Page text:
(This article originally appeared in the Ricardian Register, the journal of the Richard III Society American Branch, and has been reproduced here with its permission.) Allegation: Richard was an ambitious man, hungry for power and ultimately aiming for the Crown. He kept his intentions close to the vest, but in retrospect it’s apparent that he… Continue reading Richard’s Affinity and Good Lordship as Duke of Gloucester 1468-1483
……….. that the third Duke of Norfolk was a keen chess player and invented the “queen sacrifice”?
http://www.dailymail.co.uk/sciencetech/article-2590638/Skeleton-car-park-NOT-Richard-III-Experts-cast-doubts-accuracy-DNA-dating-results.html So Professor Michael Hicks is of the view that the male Greyfriars skeleton is possibly not the remains of Richard III. Well, apart from the precise location in which he was recorded as being buried, the exact mitochondrial DNA match (and we don’t even know his great-great-grandmother), the scoliosis, the age at death and… Continue reading To be Richard III or not to be Richard III?
by Wednesday McKenna (writing as Merlyn MacLeod) I just finished reading Stephen Lark’s The Battle of Bosworth & the Burial of King Richard III and found it a good read for anyone looking for a solid summary. Lark first summarizes the whole of Richard’s life, and then outlines the specific events leading up to his… Continue reading Book Review: The Battle Of Bosworth 1485 And The Burial Of King Richard Iii
Elizabeth, Duchess of Norfolk, is a good height for a woman, but not tall – only her headdress make her seem so. As a recent widow, she is clad entirely in black, from head to foot, her furred gown made of the finest wool damask London mercers can supply. She is a handsome woman –… Continue reading A Little Piece of Alternative History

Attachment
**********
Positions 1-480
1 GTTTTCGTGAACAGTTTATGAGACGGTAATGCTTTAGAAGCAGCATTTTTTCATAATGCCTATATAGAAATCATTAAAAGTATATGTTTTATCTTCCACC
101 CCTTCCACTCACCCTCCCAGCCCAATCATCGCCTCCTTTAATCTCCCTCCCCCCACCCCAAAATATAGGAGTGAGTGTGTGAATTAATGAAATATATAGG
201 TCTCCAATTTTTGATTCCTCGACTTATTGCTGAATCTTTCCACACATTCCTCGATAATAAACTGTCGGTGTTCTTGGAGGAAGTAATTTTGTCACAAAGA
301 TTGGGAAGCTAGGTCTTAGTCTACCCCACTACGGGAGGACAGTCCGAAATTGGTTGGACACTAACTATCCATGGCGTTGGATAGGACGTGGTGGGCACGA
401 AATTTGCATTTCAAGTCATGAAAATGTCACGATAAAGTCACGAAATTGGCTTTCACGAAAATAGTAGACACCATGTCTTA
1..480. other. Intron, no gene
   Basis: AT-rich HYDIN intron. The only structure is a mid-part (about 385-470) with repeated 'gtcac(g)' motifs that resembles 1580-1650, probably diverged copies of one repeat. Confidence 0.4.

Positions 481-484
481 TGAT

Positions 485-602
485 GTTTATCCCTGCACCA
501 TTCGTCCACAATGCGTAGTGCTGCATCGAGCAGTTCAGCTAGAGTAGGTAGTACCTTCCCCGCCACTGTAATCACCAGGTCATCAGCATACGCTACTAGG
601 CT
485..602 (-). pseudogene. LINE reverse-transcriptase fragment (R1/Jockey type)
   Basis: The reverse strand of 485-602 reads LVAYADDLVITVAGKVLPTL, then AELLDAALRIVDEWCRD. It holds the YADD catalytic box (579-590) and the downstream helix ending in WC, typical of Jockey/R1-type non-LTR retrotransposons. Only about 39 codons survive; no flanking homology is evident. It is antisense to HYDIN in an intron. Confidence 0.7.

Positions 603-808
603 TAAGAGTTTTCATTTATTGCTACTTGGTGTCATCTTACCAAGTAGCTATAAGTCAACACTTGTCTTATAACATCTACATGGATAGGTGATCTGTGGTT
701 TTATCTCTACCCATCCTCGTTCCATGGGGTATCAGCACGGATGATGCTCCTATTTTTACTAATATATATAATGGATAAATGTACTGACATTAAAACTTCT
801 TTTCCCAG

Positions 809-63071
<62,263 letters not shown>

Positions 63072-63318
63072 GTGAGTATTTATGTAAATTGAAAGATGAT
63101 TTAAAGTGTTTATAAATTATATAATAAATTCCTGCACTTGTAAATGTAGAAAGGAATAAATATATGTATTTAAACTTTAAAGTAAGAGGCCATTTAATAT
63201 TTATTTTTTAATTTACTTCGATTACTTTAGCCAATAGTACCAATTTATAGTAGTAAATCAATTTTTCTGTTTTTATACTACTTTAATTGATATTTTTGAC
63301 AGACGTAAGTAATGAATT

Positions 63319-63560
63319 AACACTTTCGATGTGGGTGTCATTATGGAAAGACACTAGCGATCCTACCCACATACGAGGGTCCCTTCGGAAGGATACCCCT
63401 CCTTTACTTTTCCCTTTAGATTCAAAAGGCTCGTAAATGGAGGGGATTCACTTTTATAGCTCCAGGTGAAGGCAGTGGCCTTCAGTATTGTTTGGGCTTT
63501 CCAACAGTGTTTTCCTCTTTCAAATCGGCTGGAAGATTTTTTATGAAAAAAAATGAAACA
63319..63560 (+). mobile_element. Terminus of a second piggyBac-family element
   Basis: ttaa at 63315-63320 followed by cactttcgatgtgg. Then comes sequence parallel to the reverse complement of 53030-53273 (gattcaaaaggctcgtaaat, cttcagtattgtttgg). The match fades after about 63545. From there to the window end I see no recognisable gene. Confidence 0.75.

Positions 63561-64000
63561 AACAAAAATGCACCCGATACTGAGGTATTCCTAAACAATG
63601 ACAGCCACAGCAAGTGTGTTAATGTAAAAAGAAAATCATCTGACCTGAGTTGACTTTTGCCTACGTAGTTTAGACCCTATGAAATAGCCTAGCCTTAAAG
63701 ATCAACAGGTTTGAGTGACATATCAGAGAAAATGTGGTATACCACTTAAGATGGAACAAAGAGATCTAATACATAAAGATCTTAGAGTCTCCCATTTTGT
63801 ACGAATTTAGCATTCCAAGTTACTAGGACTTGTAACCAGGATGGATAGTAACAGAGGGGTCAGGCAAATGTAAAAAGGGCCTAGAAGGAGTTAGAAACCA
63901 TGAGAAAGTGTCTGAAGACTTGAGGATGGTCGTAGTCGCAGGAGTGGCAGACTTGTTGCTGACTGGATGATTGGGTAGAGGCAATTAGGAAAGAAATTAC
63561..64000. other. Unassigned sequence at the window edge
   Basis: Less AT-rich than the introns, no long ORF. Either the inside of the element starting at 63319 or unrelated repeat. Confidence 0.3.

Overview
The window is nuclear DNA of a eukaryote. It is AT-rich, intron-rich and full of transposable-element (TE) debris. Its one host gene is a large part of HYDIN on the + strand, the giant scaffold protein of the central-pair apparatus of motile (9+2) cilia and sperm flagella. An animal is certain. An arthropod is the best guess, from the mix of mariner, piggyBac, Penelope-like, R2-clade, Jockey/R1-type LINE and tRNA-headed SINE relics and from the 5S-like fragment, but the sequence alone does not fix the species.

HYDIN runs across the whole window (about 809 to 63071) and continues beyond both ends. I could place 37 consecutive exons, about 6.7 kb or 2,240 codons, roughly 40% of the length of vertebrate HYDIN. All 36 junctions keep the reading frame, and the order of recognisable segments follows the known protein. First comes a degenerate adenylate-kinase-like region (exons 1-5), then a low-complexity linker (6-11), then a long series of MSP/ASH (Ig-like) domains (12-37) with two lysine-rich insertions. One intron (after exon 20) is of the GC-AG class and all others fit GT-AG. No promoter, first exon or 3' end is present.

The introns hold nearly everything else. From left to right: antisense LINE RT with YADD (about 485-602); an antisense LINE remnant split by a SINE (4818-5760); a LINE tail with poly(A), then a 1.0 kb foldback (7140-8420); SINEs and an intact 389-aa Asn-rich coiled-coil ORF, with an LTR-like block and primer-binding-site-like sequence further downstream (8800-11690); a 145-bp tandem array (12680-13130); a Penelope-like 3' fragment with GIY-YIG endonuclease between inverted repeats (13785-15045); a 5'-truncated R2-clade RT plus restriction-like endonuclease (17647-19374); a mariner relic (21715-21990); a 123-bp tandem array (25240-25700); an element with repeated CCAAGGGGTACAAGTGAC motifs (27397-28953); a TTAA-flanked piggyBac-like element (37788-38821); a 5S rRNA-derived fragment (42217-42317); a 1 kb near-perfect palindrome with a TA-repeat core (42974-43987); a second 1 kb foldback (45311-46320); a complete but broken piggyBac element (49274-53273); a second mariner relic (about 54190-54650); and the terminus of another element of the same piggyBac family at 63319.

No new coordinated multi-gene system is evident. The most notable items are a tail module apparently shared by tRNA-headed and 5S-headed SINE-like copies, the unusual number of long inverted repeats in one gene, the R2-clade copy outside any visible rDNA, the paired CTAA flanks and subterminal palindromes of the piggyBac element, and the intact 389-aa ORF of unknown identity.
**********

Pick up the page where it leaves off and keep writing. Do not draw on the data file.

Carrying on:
Richard III, Act I, Scene I (Middleham Castle. RICHARD is discovered sitting on a throne, biting the heads off a basket of kittens as he comes up with his latest wicked scheme.) Enter LOVEL LOVEL. My lord, terrible news. A letter has come from Lord Hastings in London. Your royal brother, King Edward IV,… Continue reading Playing tonight
Three weeks after Northampton, a Scottish army gathered in the grounds of Roxburgh Castle, determined to add to Lancastrian woes. The castle had been in English hands almost continuously since Edward I’s time, although it was not in good condition. James I had attempted to take it on several occasions but his assassination in… Continue reading The House of Stewart takes sides (2010)
“The wooden bust is all that’s left of the effigy that graced hiscoffin on procession. So I suppose you’re right — the effigy is basedon the death mask. But if you Google for desk mask Henry VII, the bitof effigy is what comes up. Sorry for not being more exact. To me, the effigy… Continue reading The Squinting Usurper
For anyone wondering whether Richard could have still formed hisletters if he’d lost digits or tips of fingers, let us begin with whatis required to write with a quill. This video: http://youtu.be/dqCBUHlPVBk features a Japanese calligrapher who, from about 1:00 minute to 3:00minutes, is writing in Gothic Litera Bastarda with a quill. (You won’tsee feathers;… Continue reading Richard III’s finger
……… but why? http://en.wikipedia.org/wiki/De_heretico_comburendo